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Feedstocks for biogas


In Germany today, most of the biological waste ends up in biogas plants. When strictly using the brown waste bin, every citizen can make a personal contribution that energy is generated from foodstuff residues.

Apart from biowaste generated in private households, the foodstuff, fodder, catering and luxury goods industries as well as the retail and agricultural sectors also generate residual waste. All this may be of vegetable origin, such as spent grain from the beer production or pomace (marc) from the juice production. Animal residues, such as fat and dairy waste, are excellent charge materials for biogas plants because of their high energy content. The most important agricultural residues are liquid manure, slurry and solid manure.

At the moment, about a quarter of the entire livestock manure generated in Germany is fermented in biogas plants, where not only energy is produced. Also, climate-damaging gases, generated when storing these residues in the open, will also be collected before they can escape into the atmosphere. Further agricultural by-products are crop residues, such as beet leaves, straw as well as vegetable, potato and grain waste. Apart from that, energy crops are also utilized in biogas plants.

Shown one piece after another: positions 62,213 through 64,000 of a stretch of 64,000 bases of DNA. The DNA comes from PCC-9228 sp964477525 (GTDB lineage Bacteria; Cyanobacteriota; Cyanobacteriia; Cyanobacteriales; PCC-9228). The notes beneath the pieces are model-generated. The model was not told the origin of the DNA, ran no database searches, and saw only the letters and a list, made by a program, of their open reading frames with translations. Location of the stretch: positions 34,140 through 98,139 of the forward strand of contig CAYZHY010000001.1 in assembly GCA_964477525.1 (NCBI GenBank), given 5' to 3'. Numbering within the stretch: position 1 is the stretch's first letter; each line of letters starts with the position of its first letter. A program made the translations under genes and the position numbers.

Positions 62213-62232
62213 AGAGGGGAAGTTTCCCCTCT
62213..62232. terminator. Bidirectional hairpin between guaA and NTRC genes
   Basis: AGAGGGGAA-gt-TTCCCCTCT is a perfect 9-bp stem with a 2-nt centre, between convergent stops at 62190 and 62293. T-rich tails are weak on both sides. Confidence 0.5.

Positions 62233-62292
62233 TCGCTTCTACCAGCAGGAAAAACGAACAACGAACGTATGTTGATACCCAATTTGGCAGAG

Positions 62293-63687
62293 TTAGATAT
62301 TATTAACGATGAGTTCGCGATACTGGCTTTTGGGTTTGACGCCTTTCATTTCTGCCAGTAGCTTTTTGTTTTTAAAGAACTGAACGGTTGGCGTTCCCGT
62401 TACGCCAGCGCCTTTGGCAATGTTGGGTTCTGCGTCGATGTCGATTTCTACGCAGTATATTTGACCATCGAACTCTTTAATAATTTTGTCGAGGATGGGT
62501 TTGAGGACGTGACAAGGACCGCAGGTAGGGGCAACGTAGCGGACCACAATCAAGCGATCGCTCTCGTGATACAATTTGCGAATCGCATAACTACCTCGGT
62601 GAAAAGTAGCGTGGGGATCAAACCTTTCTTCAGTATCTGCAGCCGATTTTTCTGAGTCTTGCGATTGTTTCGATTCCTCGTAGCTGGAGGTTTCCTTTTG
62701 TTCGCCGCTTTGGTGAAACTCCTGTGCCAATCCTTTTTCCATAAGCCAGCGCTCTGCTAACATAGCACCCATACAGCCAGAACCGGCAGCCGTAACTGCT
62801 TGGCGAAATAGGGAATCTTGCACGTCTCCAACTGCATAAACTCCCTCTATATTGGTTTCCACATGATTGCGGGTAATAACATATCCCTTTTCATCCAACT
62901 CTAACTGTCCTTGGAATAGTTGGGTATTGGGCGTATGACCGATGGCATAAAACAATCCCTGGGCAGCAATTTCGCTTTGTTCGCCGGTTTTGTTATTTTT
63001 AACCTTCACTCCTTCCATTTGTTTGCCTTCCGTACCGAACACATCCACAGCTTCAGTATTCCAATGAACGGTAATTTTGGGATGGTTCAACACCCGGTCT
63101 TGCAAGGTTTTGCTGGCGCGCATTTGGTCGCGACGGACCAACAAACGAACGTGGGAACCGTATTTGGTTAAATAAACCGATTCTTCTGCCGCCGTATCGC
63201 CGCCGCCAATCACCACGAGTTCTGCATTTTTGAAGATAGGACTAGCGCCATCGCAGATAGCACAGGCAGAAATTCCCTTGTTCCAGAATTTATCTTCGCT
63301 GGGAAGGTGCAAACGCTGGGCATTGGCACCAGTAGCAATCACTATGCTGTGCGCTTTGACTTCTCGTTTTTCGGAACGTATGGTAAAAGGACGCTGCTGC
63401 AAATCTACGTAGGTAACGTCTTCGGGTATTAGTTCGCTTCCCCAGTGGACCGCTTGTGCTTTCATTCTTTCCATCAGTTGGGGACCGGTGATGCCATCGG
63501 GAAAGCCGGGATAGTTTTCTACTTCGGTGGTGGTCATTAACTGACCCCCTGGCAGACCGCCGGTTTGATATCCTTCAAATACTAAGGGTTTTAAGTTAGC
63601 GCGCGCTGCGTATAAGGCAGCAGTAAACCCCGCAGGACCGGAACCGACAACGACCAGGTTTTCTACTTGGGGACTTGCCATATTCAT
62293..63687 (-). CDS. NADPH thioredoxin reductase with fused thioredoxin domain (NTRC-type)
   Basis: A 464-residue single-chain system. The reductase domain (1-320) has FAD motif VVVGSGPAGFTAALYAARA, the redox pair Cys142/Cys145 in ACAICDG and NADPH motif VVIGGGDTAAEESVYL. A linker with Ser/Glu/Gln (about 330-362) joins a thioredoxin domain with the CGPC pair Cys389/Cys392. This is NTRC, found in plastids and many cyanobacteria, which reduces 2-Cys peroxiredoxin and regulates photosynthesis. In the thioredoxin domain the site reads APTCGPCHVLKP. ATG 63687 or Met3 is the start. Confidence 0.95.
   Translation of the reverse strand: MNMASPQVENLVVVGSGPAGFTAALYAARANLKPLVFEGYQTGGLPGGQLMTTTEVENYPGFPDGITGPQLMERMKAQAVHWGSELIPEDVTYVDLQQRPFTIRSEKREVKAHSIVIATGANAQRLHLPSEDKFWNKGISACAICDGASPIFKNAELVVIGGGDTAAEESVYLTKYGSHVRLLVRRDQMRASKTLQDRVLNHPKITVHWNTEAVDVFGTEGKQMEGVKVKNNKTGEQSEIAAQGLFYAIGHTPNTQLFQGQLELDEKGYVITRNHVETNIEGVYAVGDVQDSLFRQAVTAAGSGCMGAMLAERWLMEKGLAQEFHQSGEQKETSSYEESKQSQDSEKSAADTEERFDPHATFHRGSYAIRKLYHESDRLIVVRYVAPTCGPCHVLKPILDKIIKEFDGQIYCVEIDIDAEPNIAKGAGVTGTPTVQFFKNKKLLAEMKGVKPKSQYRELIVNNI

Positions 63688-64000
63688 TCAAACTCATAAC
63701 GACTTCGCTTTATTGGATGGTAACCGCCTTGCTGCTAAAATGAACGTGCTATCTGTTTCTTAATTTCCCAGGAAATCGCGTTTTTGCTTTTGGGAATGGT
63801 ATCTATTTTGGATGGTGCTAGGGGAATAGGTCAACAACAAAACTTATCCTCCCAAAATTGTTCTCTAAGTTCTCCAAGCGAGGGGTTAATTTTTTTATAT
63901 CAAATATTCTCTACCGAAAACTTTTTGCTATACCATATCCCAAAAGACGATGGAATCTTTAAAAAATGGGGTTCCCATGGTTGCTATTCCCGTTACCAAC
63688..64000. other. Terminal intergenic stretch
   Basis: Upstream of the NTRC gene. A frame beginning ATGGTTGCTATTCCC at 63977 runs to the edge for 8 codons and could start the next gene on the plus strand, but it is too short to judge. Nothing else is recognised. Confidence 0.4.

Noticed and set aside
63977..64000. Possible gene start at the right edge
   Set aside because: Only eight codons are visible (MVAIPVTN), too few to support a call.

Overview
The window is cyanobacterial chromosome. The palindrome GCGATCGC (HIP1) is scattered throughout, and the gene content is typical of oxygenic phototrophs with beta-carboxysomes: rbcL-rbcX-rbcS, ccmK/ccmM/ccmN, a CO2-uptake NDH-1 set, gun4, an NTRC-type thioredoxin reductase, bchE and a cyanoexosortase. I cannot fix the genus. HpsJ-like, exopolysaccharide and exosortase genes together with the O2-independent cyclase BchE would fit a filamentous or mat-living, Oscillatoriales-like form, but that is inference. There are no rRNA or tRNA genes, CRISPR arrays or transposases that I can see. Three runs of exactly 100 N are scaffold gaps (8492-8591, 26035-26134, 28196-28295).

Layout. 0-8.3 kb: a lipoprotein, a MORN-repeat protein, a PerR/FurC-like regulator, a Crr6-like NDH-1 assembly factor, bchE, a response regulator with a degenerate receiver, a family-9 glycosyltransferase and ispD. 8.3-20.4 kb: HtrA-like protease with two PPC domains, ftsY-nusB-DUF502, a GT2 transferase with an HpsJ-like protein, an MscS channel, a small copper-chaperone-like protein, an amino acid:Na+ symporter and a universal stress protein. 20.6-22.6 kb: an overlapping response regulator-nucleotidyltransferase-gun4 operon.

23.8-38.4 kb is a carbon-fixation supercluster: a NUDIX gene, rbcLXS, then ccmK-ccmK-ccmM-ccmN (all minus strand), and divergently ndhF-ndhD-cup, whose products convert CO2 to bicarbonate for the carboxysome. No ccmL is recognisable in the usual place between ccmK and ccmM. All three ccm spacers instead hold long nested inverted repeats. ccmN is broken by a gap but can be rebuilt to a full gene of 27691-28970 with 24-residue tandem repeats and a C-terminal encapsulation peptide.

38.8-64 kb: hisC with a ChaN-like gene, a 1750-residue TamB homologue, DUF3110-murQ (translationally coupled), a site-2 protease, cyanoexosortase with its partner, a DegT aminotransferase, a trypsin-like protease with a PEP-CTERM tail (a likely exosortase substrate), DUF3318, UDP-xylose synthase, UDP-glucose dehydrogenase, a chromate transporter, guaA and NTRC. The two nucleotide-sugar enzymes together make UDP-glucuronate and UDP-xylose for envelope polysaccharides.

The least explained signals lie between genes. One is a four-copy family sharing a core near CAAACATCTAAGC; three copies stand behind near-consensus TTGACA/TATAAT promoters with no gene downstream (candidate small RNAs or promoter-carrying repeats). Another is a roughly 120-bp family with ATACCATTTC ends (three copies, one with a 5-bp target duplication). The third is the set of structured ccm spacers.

Energy crops

In Germany, energy crops for biogas plants are cultivated on some 1.26 million ha of land. A large proportion of these is maize which has a high energy output and requires little treatment with pesticides. Farmers have been familiar with the maize cultivation practices for decades now. Other energy crops, apart from maize, are also utilized, such as silphium perfoliatum, tall wheat grass (agropyron elongatum) or wild plant mixtures.
It is an advantage of biogas that even crops can be utilized which are not required in the foodstuff or fodder production. These crops, such as wild plant mixtures, have a positive effect on insects, wild animals and on soil health. These new types of energy crops are therefore being tested in many projects and are cultivated already in practice.